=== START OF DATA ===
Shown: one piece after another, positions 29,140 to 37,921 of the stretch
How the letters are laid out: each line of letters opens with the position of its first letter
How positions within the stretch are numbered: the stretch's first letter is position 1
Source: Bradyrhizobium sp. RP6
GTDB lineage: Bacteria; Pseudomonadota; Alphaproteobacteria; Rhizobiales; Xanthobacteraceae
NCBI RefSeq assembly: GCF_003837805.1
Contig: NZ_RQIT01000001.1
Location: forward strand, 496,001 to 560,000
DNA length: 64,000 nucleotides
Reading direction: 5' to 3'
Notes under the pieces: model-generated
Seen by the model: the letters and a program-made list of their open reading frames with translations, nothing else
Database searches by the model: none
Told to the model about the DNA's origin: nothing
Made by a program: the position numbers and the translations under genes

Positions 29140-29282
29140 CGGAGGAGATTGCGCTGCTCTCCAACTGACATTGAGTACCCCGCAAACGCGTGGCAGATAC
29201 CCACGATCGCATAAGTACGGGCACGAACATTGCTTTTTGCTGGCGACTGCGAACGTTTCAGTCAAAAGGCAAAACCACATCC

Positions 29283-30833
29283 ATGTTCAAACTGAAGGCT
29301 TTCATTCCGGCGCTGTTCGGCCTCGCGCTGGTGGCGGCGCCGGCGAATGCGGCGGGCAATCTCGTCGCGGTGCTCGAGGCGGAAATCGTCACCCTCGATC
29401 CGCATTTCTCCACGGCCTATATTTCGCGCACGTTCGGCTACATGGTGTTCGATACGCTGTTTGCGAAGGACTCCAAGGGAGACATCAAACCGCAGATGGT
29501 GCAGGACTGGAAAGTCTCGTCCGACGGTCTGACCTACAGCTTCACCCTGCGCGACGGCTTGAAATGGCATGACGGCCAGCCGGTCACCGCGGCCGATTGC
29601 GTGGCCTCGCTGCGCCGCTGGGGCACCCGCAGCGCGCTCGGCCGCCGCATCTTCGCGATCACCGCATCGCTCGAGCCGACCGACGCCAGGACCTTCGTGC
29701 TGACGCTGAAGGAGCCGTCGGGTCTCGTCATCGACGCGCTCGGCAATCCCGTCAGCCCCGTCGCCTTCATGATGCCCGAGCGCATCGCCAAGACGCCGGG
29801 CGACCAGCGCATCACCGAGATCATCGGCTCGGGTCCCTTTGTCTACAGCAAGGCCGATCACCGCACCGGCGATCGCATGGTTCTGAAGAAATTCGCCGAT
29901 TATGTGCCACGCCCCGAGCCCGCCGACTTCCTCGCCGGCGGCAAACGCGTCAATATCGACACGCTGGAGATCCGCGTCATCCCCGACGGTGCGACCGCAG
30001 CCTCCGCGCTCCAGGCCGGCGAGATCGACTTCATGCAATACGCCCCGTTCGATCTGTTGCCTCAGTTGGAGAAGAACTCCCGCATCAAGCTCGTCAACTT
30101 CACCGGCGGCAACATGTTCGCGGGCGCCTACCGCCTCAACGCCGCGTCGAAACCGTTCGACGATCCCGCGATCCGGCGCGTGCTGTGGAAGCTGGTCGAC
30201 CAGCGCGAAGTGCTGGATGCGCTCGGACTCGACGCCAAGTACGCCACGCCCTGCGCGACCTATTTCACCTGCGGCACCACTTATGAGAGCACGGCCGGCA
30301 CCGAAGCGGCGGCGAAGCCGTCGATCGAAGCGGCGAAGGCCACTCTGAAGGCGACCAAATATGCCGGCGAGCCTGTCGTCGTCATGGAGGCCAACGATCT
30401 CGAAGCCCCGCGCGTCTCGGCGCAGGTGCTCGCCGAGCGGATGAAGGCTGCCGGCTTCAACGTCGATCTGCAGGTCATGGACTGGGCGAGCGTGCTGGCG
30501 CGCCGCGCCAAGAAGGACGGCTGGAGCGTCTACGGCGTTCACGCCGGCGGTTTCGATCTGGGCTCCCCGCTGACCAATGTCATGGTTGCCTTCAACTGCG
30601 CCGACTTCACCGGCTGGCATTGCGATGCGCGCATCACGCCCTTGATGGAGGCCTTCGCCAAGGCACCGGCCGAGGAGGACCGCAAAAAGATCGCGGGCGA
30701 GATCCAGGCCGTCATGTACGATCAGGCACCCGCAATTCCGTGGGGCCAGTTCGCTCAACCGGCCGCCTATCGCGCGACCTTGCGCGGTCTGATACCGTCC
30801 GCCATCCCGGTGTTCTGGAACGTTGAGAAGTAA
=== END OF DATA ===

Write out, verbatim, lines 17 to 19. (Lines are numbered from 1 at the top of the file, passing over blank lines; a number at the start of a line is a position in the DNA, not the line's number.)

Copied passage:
29140 CGGAGGAGATTGCGCTGCTCTCCAACTGACATTGAGTACCCCGCAAACGCGTGGCAGATAC
29201 CCACGATCGCATAAGTACGGGCACGAACATTGCTTTTTGCTGGCGACTGCGAACGTTTCAGTCAAAAGGCAAAACCACATCC

Positions 29283-30833